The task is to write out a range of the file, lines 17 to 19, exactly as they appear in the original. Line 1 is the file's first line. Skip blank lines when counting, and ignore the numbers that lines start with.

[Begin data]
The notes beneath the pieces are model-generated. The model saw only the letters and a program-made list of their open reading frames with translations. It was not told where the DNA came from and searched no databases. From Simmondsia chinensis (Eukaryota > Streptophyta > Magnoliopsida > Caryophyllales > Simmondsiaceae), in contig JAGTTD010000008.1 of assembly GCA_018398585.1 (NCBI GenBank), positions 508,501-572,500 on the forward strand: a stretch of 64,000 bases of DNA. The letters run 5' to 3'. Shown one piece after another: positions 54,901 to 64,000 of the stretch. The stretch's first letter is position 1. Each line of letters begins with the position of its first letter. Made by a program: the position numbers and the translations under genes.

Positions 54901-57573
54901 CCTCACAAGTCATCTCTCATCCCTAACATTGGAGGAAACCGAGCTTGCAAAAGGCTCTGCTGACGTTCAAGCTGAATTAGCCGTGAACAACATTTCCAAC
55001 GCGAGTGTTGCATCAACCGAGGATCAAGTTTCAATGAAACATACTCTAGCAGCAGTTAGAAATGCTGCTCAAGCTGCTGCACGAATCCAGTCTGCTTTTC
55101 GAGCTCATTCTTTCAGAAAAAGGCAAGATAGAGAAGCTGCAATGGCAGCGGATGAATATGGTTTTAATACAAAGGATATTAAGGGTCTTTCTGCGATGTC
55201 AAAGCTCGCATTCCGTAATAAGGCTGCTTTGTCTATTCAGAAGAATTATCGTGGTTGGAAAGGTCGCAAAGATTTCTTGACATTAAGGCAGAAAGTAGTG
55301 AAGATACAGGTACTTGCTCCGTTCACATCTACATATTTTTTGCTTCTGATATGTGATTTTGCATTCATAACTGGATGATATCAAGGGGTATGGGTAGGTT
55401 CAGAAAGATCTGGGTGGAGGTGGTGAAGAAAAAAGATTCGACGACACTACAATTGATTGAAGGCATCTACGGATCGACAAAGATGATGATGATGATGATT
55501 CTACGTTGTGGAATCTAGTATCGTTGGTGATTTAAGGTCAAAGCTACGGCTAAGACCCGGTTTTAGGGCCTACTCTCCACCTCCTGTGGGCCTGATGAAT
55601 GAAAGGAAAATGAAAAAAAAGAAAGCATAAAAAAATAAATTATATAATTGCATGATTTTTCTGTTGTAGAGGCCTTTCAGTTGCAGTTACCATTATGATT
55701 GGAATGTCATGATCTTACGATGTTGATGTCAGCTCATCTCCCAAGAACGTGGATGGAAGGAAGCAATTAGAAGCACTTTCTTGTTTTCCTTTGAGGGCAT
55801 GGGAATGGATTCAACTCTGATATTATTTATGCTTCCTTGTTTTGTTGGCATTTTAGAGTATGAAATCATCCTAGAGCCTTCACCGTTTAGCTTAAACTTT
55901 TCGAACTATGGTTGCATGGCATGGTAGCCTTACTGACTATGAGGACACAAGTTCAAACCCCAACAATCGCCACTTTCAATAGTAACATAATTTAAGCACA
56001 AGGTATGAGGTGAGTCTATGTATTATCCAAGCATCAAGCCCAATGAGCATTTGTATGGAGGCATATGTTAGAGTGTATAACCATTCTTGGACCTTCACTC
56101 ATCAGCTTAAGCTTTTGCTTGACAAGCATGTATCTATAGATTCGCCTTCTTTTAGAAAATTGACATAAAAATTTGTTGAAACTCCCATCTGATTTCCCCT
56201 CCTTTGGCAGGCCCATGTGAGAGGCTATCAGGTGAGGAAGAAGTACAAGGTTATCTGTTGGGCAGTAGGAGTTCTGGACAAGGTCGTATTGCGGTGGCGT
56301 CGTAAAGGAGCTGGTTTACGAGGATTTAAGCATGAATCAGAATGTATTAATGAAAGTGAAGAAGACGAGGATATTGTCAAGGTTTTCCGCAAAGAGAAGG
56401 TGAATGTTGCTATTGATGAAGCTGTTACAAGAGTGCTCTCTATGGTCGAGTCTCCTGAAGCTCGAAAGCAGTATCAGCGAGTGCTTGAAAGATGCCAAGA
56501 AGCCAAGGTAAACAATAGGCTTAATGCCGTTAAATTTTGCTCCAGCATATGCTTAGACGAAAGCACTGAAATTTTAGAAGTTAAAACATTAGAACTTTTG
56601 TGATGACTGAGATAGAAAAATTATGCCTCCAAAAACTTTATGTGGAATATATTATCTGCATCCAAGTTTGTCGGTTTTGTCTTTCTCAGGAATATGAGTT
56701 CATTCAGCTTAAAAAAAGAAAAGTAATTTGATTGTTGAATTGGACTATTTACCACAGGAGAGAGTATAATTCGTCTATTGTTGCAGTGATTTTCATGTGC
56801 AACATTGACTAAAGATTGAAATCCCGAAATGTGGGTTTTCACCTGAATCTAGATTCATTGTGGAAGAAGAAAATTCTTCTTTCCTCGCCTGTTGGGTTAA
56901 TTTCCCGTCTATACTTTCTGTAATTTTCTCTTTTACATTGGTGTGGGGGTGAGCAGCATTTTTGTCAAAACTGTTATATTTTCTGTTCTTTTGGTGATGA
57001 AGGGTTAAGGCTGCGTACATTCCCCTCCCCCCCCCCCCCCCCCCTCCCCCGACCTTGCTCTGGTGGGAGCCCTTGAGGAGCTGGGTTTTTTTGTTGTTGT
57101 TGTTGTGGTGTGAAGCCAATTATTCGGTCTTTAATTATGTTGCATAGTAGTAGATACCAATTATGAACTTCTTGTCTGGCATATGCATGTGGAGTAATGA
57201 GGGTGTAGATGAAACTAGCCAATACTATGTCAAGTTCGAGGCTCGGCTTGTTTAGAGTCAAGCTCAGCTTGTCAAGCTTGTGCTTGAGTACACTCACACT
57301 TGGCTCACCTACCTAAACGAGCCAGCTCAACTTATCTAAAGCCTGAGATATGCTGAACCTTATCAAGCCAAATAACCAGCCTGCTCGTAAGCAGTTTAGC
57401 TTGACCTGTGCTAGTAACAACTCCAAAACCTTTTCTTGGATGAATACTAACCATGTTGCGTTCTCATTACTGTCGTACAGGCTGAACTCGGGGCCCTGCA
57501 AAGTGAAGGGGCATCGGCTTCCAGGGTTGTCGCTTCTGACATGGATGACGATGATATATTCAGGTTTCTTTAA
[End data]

56301 CGTAAAGGAGCTGGTTTACGAGGATTTAAGCATGAATCAGAATGTATTAATGAAAGTGAAGAAGACGAGGATATTGTCAAGGTTTTCCGCAAAGAGAAGG
56401 TGAATGTTGCTATTGATGAAGCTGTTACAAGAGTGCTCTCTATGGTCGAGTCTCCTGAAGCTCGAAAGCAGTATCAGCGAGTGCTTGAAAGATGCCAAGA
56501 AGCCAAGGTAAACAATAGGCTTAATGCCGTTAAATTTTGCTCCAGCATATGCTTAGACGAAAGCACTGAAATTTTAGAAGTTAAAACATTAGAACTTTTG